Friday, August 22, 2014

7 Ways to Encourage Independent Work in Homeschoolers


If you homeschool, let me let you in on a little secret. 

The secret to surviving homeschooling is to get your kids working as independently as possible as soon as possible.  Especially if you have multiple kids. 

Because I don't know about you but I ain't got no time to sit down and walk each kid through all their work.  As my kids get older, my job as a homeschooling mom tends to change from teacher to overseer...they do more and more on their own and my job is relegated to answering questions and correcting stuff. 



Trust me..we've had many a homeschool day where we were still going at 4:30 in the afternoon and those are NO FUN. 

Encouraging independent work has really helped lesson the number of those days.  Because there are 3 of them and only one of me and I can't help more than one kid at a time, our days were dragging out FOREVER.  One kid was having to wait while I helped another kid and things were just taking A VERY LONG TIME.  The more my kids can do independently, the sooner they finish their work and that makes us all happier. 





1. Have age appropriate expectations. 

Independent work isn't really possible in kindergarten...or first grade.   With my experience, it wasn't until around the middle of second grade that my kids started to become more independent.   


This picture is staged.  John (1st grade) can't read that book independently yet. 
And, if your child isn't reading well by then, it could very well be later. And that's okay. The good thing is that generally the younger the grade the less work they have...and to be quite honest, you really DON'T have to do science and history in the 1st grade. In the early years..it's okay if you only focus on reading, math and handwriting (and religion if you are religious)  It's great if you can do more, but if you do nothing but reading/phonics, math and handwriting in kindergarten and first grade, you're doing just fine.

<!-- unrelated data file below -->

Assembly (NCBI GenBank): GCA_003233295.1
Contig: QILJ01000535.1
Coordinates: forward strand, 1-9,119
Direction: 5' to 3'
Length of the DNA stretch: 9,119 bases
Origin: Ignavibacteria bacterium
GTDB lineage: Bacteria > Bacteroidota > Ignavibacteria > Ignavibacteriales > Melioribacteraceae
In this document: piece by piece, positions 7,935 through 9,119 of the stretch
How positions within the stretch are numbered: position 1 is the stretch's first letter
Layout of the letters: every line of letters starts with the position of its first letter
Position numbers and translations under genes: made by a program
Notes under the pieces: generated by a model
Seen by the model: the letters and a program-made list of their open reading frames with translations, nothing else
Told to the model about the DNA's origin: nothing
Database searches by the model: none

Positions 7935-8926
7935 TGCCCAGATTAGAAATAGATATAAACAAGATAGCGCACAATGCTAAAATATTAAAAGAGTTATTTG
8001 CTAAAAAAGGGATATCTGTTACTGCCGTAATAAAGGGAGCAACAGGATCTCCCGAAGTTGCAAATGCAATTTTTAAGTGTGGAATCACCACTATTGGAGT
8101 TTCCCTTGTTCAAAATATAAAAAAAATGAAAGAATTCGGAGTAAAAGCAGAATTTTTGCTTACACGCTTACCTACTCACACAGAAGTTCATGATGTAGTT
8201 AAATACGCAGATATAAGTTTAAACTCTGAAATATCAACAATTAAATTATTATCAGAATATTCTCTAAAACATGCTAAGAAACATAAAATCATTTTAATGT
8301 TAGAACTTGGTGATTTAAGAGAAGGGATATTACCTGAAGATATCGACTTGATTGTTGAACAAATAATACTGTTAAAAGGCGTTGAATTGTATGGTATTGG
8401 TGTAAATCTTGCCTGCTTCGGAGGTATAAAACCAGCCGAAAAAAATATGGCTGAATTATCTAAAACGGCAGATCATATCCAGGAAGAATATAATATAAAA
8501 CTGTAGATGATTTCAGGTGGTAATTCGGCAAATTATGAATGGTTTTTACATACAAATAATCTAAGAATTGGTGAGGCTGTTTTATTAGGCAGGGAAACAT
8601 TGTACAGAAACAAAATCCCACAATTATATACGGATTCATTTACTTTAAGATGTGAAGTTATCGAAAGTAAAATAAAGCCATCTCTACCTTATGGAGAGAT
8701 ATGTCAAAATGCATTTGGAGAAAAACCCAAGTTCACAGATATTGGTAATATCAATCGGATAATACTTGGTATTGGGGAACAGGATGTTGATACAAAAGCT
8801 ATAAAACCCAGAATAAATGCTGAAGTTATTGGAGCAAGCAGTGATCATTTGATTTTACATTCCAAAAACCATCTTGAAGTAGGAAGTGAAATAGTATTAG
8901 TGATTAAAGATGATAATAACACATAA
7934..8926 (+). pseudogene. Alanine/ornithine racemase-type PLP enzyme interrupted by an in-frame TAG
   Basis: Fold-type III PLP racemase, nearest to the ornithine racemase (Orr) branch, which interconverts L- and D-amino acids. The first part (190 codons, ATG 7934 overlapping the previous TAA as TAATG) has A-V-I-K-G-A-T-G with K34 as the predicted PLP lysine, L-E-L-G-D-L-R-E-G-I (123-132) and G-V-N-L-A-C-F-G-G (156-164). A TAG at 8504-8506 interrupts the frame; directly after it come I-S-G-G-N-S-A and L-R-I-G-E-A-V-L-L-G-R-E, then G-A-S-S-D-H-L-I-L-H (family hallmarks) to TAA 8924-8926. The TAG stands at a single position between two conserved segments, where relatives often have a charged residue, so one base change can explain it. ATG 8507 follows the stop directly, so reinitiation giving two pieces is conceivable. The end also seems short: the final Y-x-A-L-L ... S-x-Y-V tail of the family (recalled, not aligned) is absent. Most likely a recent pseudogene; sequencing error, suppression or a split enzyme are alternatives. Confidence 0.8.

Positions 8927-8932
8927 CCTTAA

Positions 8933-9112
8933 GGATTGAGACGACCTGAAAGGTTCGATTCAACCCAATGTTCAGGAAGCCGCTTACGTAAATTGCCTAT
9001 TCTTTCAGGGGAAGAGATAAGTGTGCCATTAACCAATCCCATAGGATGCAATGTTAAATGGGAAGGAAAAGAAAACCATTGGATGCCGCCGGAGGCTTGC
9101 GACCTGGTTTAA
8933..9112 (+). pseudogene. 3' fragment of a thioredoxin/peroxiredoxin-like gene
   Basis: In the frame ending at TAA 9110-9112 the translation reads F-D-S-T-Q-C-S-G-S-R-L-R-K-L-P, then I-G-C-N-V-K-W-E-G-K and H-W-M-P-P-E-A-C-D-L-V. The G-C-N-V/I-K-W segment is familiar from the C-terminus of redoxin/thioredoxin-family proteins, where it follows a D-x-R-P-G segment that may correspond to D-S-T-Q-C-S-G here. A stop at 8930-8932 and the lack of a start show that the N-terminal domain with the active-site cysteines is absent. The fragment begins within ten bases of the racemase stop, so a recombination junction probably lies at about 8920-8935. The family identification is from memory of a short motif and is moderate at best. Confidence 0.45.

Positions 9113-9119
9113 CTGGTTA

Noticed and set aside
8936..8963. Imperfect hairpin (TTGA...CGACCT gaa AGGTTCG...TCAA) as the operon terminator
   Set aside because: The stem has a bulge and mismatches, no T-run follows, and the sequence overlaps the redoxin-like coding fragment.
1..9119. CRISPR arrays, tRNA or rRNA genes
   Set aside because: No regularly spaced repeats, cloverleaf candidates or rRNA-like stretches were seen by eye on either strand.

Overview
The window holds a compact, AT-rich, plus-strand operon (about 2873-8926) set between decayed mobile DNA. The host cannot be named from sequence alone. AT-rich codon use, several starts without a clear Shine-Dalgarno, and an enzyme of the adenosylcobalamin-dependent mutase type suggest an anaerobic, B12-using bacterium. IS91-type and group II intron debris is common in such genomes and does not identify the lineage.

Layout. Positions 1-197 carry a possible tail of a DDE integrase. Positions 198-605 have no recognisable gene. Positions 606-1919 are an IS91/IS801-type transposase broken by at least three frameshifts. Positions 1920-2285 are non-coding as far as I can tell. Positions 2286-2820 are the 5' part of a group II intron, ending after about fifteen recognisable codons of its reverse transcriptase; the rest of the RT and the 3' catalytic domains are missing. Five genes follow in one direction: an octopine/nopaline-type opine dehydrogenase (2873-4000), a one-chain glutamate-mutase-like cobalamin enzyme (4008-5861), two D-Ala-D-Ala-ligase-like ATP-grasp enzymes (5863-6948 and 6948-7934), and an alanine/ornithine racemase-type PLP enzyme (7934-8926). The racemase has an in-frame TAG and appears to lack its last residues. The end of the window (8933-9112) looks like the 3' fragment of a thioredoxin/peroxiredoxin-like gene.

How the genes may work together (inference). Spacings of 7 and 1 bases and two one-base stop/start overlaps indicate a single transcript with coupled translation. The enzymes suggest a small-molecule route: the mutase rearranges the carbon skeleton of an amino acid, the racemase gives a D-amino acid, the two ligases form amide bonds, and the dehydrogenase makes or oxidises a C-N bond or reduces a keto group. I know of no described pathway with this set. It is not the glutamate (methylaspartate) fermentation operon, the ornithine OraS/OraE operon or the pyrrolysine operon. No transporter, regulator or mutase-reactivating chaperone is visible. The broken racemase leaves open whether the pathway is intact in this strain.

2. Be sure they know what to do and where it is. 

This is probably the biggest thing for encouraging independent work.  Kids must know what they need to do and where they can find the materials/books. Some families use workboxes, which can be great.  We don't, because we don't have the space or the boxes, but we do something similar.

The way our homeschooling works is that we basically do each subject, every day.  Generally we follow the syllabus from Mother of Divine Grace (although we do tweak a few things). 


My older kids know how to find the syllabus, look in it to see where they are, and if possible, do the work on their own. After they complete each day, they write their initial next to the lesson plan.  That way they can see at a glance where they are in the syllabus and we can use the syllabus for multiple kids.

3. It's okay to change things.

We do change things in the syllabus.  For example, the Mother of Divine Grace syllabus has kids memorize catechism questions and answers and practice them with a parent every day.  We don't do that. My kids who are old enough to read, practice them on their own.  It works better for them and me.  My kids tend to be visual as opposed to auditory learners (same as me).  They remember things that they read better than things that they hear.  When they are just listening to me be all blah, blah, blah on, it is easy to mentally "check out" and get distracted, but if they are actively reading and focusing on the questions themselves, they tend to remember them better.  And, this way I don't have to sit there and go over the questions with them every.single.day.